October 30, 2011

Four Seasons in Rome by Anthony Doerr

I always try to start a trip with a travelogue.  It's part tradition and part superstition; if I'm reading about someone else's fabulous trip, mine is more likely to be exciting.  Though Oregon and Italy are half a world apart, somehow it seemed apropos.  So I started my week away with Four Seasons in Rome: On Twins, Insomnia, and the Biggest Funeral in the History of the World, settling into my uncomfortable airplane seat and opening to page one.

And mostly, I was not disappointed.  Though this travel memoir was light on the adventure, it was filled with excellent writing and poignant moments involving communication between people who lack a common language.  In the book, Anthony Doerr and his wife move to Rome  after he is awarded the Rome prize, which entitles the winner to a year spent writing at the American Academy of Arts and Letters in Rome.  The couple bring their infant twins, Owen and Henry, along with all the parenting paraphernalia that accompanies small children.  Much of the book is filled with Doerr's wonder at the things his sons will do: try to eat electrical plugs, stay up all night crying, and reduce old Italian men to cooing, teary-eyed friends.
It's the puzzle of Rome that mesmerizes: its patience, its stratigraphy, Tiber mud gumming up the past, wind carrying dust from Africa, rain pulling down ruins, and the accumulated weight of centuries compacting everything tighter, transubstantiating all stones into one (84).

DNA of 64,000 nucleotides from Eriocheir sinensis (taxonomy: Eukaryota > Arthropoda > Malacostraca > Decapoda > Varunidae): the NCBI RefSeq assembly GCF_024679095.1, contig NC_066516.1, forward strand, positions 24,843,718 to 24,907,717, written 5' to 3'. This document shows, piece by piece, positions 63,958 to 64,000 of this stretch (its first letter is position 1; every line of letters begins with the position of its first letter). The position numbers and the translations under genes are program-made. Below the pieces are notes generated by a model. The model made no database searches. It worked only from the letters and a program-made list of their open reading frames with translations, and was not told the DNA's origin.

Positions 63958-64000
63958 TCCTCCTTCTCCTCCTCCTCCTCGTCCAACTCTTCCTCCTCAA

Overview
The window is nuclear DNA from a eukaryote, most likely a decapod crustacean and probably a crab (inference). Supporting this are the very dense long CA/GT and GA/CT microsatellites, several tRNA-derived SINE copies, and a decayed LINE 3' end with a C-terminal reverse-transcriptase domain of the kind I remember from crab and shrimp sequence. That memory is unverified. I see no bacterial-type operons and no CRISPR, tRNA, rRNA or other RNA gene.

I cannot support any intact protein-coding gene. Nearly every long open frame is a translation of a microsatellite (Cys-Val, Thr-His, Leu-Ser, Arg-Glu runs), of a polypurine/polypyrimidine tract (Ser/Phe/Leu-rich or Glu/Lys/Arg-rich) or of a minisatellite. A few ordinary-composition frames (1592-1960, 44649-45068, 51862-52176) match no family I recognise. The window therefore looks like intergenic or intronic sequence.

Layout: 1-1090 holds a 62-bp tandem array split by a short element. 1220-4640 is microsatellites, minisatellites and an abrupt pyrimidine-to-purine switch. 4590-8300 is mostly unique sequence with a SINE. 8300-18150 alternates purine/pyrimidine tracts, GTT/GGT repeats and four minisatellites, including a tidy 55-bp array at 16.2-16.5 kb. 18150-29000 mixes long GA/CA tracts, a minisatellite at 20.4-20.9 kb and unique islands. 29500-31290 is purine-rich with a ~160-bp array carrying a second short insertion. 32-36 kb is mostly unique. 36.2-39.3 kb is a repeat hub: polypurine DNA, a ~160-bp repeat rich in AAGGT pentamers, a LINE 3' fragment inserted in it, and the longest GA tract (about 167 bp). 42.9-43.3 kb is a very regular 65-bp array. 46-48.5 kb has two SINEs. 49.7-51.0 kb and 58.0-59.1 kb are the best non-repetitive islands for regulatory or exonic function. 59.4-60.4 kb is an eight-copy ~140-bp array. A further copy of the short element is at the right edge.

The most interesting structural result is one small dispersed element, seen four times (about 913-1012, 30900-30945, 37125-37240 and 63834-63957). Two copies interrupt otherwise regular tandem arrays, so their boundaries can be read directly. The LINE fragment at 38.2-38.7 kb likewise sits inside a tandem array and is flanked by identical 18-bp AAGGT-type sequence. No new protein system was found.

This sentence alone demonstrates Anthony Doerr's way of turning mundane sights into beautiful words.  Mud, dust, and rain may not sound appealing, but in his hands even the worst weather in Italy seems poetic.  Though it isn't as fast-paced as other travel books, Four Seasons in Rome is filled with great writing and an honest portrait of a fascinating city.

Four Seasons in Rome © Anthony Doerr and Scribner, 2007. 

October 21, 2011

Greetings from Oregon!

I left my copy of Harry Potter y las Reliquias de la Muerte in my car in the parking lot at the Albany airport, with all but the last two chapters read.  In the end, it was too heavy to justify carting around in my carry-on for only a half-hour more of reading. 

For the trip I took four books:

Ten Little Indians by Sherman Alexie
Four Seasons in Rome by Anthony Doerr
I Feel Bad About My Neck by Nora Ephron
Slaughterhouse-Five by Kurt Vonnegut

I read Slaughterhouse-Five in high school and loved it, but it's been a few years and my memory of it is fuzzy.  Plus, I have a mass-market copy that weighs about a quarter of a pound - perfect for taking on a trip.  Since I always love reading travel books while I travel, I started the plane ride with Four Seasons in Rome.  I'm almost done with it now and am eyeing the other books in the pile.

Tomorrow is the Read-a-thon, and I've decided I won't be able to participate.  I'll be out with my family for most of the day and my internet here is pretty limited.  A part of me still wants to try to participate, even if it's just for a few hours (this is the part of me that has had October 22 marked in my planner for months).  But I've decided that it would be too selfish of me to be distracted all day while I'm with my family. 

Good luck to everyone who is tackling the Read-a-thon, and I'm going to make sure I participate fully in the next one.

October 16, 2011

Bookish Postcards #6

Have you ever heard of Moomins
I hadn't until I got this postcard from Finland.

Postcard received through Postcrossing.

More bookish postcards:
1 - 2 - 3 - 4 - 5

October 13, 2011

Beauty and the Book Cover

Have you ever been browsing the shelves of your local bookstore and felt a rush of immediate love-at-first-sight?  I don't mean the cute bookseller behind the counter - though for a bookworm there is something kind of sexy about a person who spends his or her days among the shelves.  No, I'm talking about that new book, hardbound and beautiful, that catches your eye from the Staff Recommends display or the Classics secion.  It's gorgeous, it's whimsical, it makes you want to buy it without even knowing what it's about.  It's that rare and fantastic phenomenon:  Cover Lust.